The Service Women's Action Network sent a proposed executive order to the White House Monday, urging President Obama to create protections against gender discrimination at the Air Force Academy, the Naval Academy and the Military Academy at West Point. Unlike other higher education institutions, military service academics are exempt from Title IX of the Education Amendments of 1972, which -- among other protections -- mandates that colleges quickly and competently investigate and adjudicate claims of sexual assault. The proposed executive action would explicitly bar gender and sex discrimination and empower the U.S. Department of Defense to enforce the order in a way similar to how the Department of Education enforces Title IX.
The prevalent argument now is that military academies are different enough from colleges that it doesn't make sense to apply a law meant for civilian institutions. Cadets, like all members of the armed services, are already subject to the uniform code of military justice. As the code is the foundation of military law, academy cadets can face much harsher punishments than typical college students. Colleges can suspend or expel a student they believe committed a sexual assault. Academy cadets can be court-martialed. But victims' advocates say there are few sanctions for academies that mishandle cases of sexual assault.
"Currently, victims of sex discrimination at service academies can complain only to their commanding officers and service academies’ administrations by appealing up the chain of command, and cannot seek relief outside of the military system," SWAN said in a statement. "This process provides no option to challenge discriminatory academy policies or a school’s inadequate procedures to address sexual assault and harassment reports. The lack of protections for cadets and midshipmen contrasts sharply with the array of sex discrimination prohibitions that protect civilian students, including Title IX, which does not apply to the service academies."
Geoff Chatas, who had announced he was leaving the top financial position at Ohio State University, won't be leaving after all, Northeast Ohio Media Group reported. Chatas had announced that he had accepted a position with QIC, an investment company. After he changed his mind and decided to stay at Ohio State, Northeast Ohio Media Group posed questions about what would appear to some to be the potential for conflict of interest -- Chatas is the Ohio State official who negotiated a 50-year agreement with QIC over management of the university's parking facilities. University officials denied that there was any conflict of interest and said that Chatas hadn't been expected to manage the parking deal. He now won't be going to QIC and instead signed a three-year contract to stay at Ohio State, with a base annual salary of $683,153.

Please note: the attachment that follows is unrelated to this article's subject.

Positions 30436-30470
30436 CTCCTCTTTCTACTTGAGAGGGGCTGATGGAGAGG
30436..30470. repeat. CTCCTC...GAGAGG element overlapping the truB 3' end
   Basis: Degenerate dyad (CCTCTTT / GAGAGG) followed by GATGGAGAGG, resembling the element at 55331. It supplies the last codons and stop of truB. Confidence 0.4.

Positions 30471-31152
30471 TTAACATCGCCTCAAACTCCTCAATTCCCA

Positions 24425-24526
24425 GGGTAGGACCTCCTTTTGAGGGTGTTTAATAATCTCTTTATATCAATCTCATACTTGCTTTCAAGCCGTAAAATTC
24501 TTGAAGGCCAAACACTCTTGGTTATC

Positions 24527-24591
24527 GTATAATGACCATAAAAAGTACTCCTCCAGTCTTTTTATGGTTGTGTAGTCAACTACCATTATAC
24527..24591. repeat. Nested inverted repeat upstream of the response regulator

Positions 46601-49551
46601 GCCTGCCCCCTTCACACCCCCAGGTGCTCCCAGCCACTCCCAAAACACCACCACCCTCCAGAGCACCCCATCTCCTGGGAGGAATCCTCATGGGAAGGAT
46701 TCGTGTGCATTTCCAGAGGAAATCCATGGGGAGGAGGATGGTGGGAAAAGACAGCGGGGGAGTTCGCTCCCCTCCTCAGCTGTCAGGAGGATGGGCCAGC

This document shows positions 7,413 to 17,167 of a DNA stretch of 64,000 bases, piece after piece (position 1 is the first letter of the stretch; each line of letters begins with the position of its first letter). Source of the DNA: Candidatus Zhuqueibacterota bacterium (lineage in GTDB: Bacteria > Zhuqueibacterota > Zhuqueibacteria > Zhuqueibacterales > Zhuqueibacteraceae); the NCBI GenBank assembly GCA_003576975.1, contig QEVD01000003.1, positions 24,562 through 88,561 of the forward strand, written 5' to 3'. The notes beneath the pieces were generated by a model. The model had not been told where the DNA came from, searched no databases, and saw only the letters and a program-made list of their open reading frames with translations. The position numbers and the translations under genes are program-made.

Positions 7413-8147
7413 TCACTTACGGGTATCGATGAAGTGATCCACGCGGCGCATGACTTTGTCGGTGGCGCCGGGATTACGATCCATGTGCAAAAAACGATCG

A report being released today by the Massachusetts Institute of Technology examines the lost opportunities for science and for U.S. competitiveness vs. other nations due to inadequate federal support for basic research. "The Future Postponed: Why Declining Investment in Basic Research Threatens a U.S. Innovation Deficit" explores a range of scientific issues and illustrates how funding has become more difficult to find.
"Basic research is often misunderstood, because it often seems to have no immediate payoff. Yet it was just such federally funded research into the fundamental working of cells, intensified beginning with the 'War on Cancer' in 1971, that led over time to a growing arsenal of sophisticated new anticancer therapies -- 19 new drugs approved by the U.S. Food and Drug Administration in the past two years. Do we want similar progress on Alzheimer’s, which already affects five million Americans, more than any single form of cancer? Then we should expand research in neurobiology, brain chemistry and the science of aging," the report says. "The Ebola epidemic in West Africa is a reminder of how vulnerable we are to a wider pandemic of emergent viral diseases, because of a lack of research on their biology; an even greater public health threat looms from the rise of antibiotic-resistant bacteria right here at home, which, because commercial incentives are lacking, only expanded university-based research into new types of antibiotics can address."
The University of Florida and Emory University are investigating claims that members from their Zeta Beta Tau fraternity chapters insulted and spat on disabled veterans and ripped American flags off their cars during a spring formal last week. The veterans were at the same resort in Panama City Beach for an event called the Warrior Beach Retreat, The Gainesville Sun reported, when the fraternity members allegedly began accosting them.
“The incidents and behavior you and others have described [in letters and phone calls] and the offense to the wounded warriors and other guests are unacceptable,” Kent Fuchs, Florida's president, wrote in an email to the founder of the Warrior Beach Retreat. “We are pursuing an investigation of the matter to learn more about the involvement of University of Florida students and whether disciplinary action will be needed.”